Sarah Brooks: Lonely Planet

Fall '13 TOC


I didn't choose to travel there. I wasn't even given time to plan -- I didn't get to examine maps or research all my options for sight-seeing and lodging and transportation; I didn't even get to buy a Lonely Planet guide from the Boulder Bookstore. I could have at least been allowed to read other travelers' accounts online before I left, but I was not even given time for that. No journey I had ever taken had felt this raw-edged, this disorienting. An abyss, dark, swirling – I could not stop falling.

It's not that I hadn't traveled before. I wasn't one of those sheltered American tourists who are shocked by the fact that Walgreen's and Wells Fargo and Wendy's are not positioned every few blocks for their convenience. I was relatively young when I made this trip – thirty-four – but by then I had already traveled to Jamaica, Mexico, Ethiopia, and Spain and I had lived in England, Guatemala, and Alaska. I had navigated foreign languages, found my way on confusing subway lines, befriended locals. Always, I stayed cognizant of the fact that I was a visitor; I tried to stay quiet and listen, to discover the way real people lived in each place. It's true that certain aspects of travel overwhelmed me entirely: heat (humidity in the lowlands of Panama, scorching sun in the Spanish Alpujarras), chaotic cities (Tegucigalpa, Kingston, Addis Ababa, London), unexpectedly closed hostels or restaurants or train stations. I had always pretended to be braver than I actually was, but I had never given up; I had never allowed a strange place to defeat me.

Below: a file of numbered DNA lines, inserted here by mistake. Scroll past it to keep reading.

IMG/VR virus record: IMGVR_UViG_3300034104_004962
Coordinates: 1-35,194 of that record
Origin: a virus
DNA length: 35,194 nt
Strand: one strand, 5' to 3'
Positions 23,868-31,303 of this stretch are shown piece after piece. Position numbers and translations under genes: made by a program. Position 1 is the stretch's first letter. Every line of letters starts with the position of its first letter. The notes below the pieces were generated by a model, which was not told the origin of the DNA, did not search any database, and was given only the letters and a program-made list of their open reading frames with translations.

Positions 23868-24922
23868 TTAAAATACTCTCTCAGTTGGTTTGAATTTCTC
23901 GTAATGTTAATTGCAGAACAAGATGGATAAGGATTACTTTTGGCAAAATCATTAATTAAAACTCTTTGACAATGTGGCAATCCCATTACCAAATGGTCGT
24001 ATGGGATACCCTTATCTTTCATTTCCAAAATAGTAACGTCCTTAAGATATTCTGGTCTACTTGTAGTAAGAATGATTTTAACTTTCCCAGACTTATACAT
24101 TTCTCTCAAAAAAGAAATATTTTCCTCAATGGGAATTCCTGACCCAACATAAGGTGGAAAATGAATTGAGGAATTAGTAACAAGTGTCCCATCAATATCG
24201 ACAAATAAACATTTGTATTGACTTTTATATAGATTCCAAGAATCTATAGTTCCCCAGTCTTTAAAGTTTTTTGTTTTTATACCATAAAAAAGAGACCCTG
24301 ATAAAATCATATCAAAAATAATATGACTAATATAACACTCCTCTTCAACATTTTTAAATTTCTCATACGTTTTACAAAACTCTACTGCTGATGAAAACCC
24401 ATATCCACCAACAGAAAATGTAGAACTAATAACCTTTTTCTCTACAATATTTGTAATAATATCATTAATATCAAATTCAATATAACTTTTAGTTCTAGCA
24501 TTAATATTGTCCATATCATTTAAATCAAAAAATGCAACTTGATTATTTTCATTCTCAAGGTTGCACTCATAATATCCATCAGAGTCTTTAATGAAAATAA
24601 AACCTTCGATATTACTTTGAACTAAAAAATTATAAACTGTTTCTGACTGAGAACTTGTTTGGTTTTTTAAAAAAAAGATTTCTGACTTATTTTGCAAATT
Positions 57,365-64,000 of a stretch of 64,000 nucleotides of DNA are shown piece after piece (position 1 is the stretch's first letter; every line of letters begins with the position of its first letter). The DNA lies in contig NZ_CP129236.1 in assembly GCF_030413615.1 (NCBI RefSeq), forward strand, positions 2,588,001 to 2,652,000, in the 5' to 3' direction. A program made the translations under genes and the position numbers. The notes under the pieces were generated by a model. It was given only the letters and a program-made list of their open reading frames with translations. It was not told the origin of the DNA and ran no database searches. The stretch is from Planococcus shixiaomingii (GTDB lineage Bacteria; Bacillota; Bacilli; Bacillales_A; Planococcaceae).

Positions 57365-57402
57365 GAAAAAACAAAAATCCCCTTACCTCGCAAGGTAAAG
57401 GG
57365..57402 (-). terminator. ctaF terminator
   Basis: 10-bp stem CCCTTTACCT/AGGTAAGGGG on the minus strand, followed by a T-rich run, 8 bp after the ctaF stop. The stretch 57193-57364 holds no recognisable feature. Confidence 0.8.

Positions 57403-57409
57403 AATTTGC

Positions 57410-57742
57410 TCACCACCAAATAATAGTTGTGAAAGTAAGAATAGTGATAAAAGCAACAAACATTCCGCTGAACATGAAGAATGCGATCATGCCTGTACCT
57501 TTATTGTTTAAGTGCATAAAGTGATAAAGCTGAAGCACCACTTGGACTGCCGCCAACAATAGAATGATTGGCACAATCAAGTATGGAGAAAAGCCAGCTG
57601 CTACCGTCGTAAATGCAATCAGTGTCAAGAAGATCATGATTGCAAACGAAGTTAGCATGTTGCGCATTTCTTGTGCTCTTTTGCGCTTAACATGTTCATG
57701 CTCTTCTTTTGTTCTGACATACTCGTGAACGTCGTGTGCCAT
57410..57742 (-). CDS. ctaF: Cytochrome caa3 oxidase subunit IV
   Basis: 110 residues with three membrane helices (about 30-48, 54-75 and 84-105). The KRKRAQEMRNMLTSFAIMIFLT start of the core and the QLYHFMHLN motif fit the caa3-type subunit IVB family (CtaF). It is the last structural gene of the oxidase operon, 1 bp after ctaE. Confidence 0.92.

Until this trip.

I'm ashamed to admit it. It wasn't just that I wasn't prepared, although that was part of it. It was that I had never wanted to go there. It was the only place I had never wanted to visit. True, I didn't want to endure the pollution of Bangkok or the chaos of Rio de Janeiro or the ice of Antarctica, but I had considered what it would be like to visit those places; I had talked to friends who had traveled there. But this other place – this place I went – it was never on my radar. I never considered it. Vaguely, I knew people who had been there -- my gram, my neighbor Becca, my dad – but I never wondered if I would have to travel there someday, too.

The most disorienting piece of all of this: I didn't think I would ever travel again without her. We assumed we would be old together; we joked about helping each other hobble down airport runways in our 80s (eight years older than I was, she laughed that she'd probably be in a wheelchair by then). In our eight years together, we travelled to Tulum, Banff, San Francisco, the Yukon – and in the photos from every trip, we are laughing. Weren't we happiest when we traveled? I planned, underlining the best places in the Lonely Planet; she interviewed locals, and her finds were always better. Once, we rented a motor-bike and she drove it too fast along the coast of Cozumel while I clung to her waist. She believed she would die in a plane crash, but it was her mind and her heart that crashed, with no black box for the coroner to find.

So although I'd traveled alone before, I couldn't love that sweet solitude this time -- not when the person I loved most on this lonely planet was no longer on it, or was now in it, of it – dust on a mountain ridge in the Yukon. Which is why, of course, I found myself in this place, a traveller transported lonely, all the constellations askew in the dark sky.